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Dark Knight FAIL - another CD mastered with excessive gain - Page 4

post #46 of 79
Quote:
Originally Posted by Rath1on View Post

If I were Zimmer, I would be furious at such a thing. The whole excess gain ordeal confuses me across all genres. I just don't see the artists wanting such a thing to happen.

 

 

He`s just getting the money man, 

Most of bands don`t care of mastering, louder is better, as most people listen to laptops or ipods with cheap earbuds, 

the sad fact is that even mp3 players and smartphones are becoming audiophile devices, so there`s no need for such compression anyway..

 

on the other hand a bad master now, would make a remaster sell again..bigsmile_face.gif


Edited by sonci - 7/30/12 at 12:38pm
post #47 of 79
I can almost understand the loudness wars for pop music recordings - when everyone else songs getting radio airtime will be playing a few db's louder (not that that is an acceptable excuse)... But on a film soundtrack? Why do you need a 'hot' master for that?
post #48 of 79
That's why I'm confuzled. Inception sound track had bad clipping DK, DKR..
What has the world come to when even classical music is subject to poor mainstream music practices? frown.gif

WHY CAN'T WE JUST HAVE NICE THINGS
Edited by Rath1on - 7/30/12 at 6:22am
post #49 of 79
Quote:
Originally Posted by Rath1on View Post

That's why I'm confuzled. Inception sound track had bad clipping DK, DKR..
What has the world come to when even classical music is subject to poor mainstream music practices? frown.gif
WHY CAN'T WE JUST HAVE NICE THINGS

http://www.youtube.com/watch?v=IXLDv-fUINM

post #50 of 79
post #51 of 79

No wonder I was hearing so much clipping, I initially thought i did a bad rip.

post #52 of 79

To make matters worse, they also brickwalled/clipped the crap out of the 24/192 versions at HD Tracks as well.

 

Track 3 - Gotham's Reckoning

 

1000

 

 

When the hell is HD Tracks going to wise up and set some standards?

 

-Ed

 


Edited by Edwood - 8/13/12 at 11:59pm
post #53 of 79
Quote:
Originally Posted by Edwood View Post

To make matters worse, they also brickwalled/clipped the crap out of the 24/192 versions at HD Tracks as well.

 

Track 3 - Gotham's Reckoning

 

1000

 

 

When the hell is HD Tracks going to wise up and set some standards?

 

-Ed

 


When they decide to hire someone like me....tongue.gif

post #54 of 79
Quote:
Originally Posted by LFF View Post

When they decide to hire someone like me....tongue.gif

 

Quick, somebody hire this guy! biggrin.gif

 

This thread really bums me out.  I wish I could hear all of the three Batman movies' soundtracks (as well as the Inception soundtrack) mastered properly.  I think that'd be something very special.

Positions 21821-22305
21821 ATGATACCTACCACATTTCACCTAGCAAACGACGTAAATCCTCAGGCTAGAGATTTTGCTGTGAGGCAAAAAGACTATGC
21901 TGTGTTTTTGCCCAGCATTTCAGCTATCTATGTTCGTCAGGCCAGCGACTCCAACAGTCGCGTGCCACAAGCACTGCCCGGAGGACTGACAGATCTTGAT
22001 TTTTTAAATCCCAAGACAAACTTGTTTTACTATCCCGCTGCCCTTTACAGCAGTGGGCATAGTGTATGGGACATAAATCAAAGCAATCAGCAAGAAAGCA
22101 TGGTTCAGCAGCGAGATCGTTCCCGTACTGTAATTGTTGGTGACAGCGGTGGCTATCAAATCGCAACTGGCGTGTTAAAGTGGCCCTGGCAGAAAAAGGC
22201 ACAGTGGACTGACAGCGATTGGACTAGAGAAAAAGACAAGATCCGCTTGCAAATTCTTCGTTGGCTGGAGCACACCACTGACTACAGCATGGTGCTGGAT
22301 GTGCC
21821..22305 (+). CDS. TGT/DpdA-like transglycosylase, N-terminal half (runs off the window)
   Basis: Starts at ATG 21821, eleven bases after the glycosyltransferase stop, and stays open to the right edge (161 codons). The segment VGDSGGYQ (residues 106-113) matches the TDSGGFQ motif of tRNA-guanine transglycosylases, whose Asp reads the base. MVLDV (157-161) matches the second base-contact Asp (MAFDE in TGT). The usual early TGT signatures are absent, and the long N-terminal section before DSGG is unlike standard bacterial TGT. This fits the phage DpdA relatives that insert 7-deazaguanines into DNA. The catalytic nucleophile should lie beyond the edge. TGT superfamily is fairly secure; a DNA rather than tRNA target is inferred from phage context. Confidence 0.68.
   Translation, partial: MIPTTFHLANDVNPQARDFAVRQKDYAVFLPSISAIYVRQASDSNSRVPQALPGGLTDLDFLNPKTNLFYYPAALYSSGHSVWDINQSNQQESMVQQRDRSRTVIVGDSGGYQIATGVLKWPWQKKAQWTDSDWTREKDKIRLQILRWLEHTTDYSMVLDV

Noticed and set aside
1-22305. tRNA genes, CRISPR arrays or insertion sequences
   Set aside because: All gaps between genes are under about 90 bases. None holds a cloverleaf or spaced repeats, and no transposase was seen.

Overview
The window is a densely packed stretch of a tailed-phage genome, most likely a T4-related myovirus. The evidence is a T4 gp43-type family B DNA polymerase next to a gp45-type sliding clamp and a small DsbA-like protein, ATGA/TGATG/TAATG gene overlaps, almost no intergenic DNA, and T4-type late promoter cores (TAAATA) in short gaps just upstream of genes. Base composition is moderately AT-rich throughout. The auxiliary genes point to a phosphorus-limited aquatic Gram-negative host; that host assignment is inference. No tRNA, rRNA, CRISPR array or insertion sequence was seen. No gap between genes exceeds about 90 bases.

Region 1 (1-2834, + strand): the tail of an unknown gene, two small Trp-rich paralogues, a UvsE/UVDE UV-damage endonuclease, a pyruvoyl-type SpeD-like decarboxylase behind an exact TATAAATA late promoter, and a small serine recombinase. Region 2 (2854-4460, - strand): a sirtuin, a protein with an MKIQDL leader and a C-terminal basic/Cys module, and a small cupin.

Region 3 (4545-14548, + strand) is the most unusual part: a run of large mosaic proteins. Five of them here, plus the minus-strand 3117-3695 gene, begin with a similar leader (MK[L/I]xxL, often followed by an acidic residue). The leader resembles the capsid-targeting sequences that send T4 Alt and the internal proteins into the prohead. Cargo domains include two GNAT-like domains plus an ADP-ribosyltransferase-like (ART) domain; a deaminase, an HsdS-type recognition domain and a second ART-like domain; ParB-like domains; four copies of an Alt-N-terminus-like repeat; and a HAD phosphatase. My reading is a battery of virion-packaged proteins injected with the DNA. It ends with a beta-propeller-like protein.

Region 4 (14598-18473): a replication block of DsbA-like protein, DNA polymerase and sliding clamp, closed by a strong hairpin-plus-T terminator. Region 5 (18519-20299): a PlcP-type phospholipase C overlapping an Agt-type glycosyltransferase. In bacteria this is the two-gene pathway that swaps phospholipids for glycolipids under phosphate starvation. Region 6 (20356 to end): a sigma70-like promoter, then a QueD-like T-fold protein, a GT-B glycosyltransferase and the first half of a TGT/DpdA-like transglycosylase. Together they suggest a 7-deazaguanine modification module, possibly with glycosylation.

post #55 of 79

Yea I've never liked these dark knight traks with part of the reason being down to the mastering. It's obvious really on this ost- I didn't even bother to open it up on audacity to check but the unclear farty bass is just too obvious when hearing from any decent pair of headphones. Actually theres plenty more others that hans zimmer has produced that get their volume enchanced in this way, but noticably the original sherlock holmes ost (2009) is actually a pretty clear recording I think. I think it hasn't been treated like the others, which is nice.

My most favourite film OST, the insider (awesome movie btw), is pretty clean too.

 

Funny, I was reading something peculiar on a major UK newspaper website yesterday:

http://www.telegraph.co.uk/technology/news/9462448/The-quest-for-higher-quality-digital-music.html

 

They talk about higher sampling rates giving music more of a dynamic range. Well, for stuff like these ost's whats the point- the base file is a wreck to begin with.

post #56 of 79

These travesties always make me wonder how the mastering engineers feel about all this.  By virtue of being mastering engineers in the first place, they almost have to be nerds who would ordinarily take pride in their work.  Unless they're just that incompetent, or unless they're numb to it all by now, they must really be embarrassed to put their names on masters like this and furious at what their bosses are making them do.  I mean, this is the kind of mastering I'd redo just to post a Youtube video, let alone release a highly anticipated film soundtrack to CD.


Edited by SobbingWallet - 8/16/12 at 12:04pm
post #57 of 79
Quote:
Originally Posted by SobbingWallet View Post

These travesties always make me wonder how the mastering engineers feel about all this.  By virtue of being mastering engineers in the first place, they almost have to be nerds who would ordinarily take pride in their work.  Unless they're just that incompetent, or unless they're numb to it all by now, they must really be embarrassed to put their names on masters like this and furious at what their bosses are making them do.  I mean, this is the kind of mastering I'd redo just to post a Youtube video, let alone release a highly anticipated film soundtrack to CD.


For the most part, audio engineers take great pride in their work. However, what we want to release is often very different from what the record label or producer wants released. If you want to get paid, you must do what the record label or producer says. Usually that means noise reduction and levels being jacked up.

 

Some engineers would rather compromise their reputation and work quality for a paycheck than stand up to what is right, let alone even make an attempt at preserving our musical history.

 

It's a sad state of affairs.

post #58 of 79
post #59 of 79

Are the bonus tracks similar in quality ?

post #60 of 79
Thread Starter 

I don't know, and I've not heard anyone comment on them.

 

Mike

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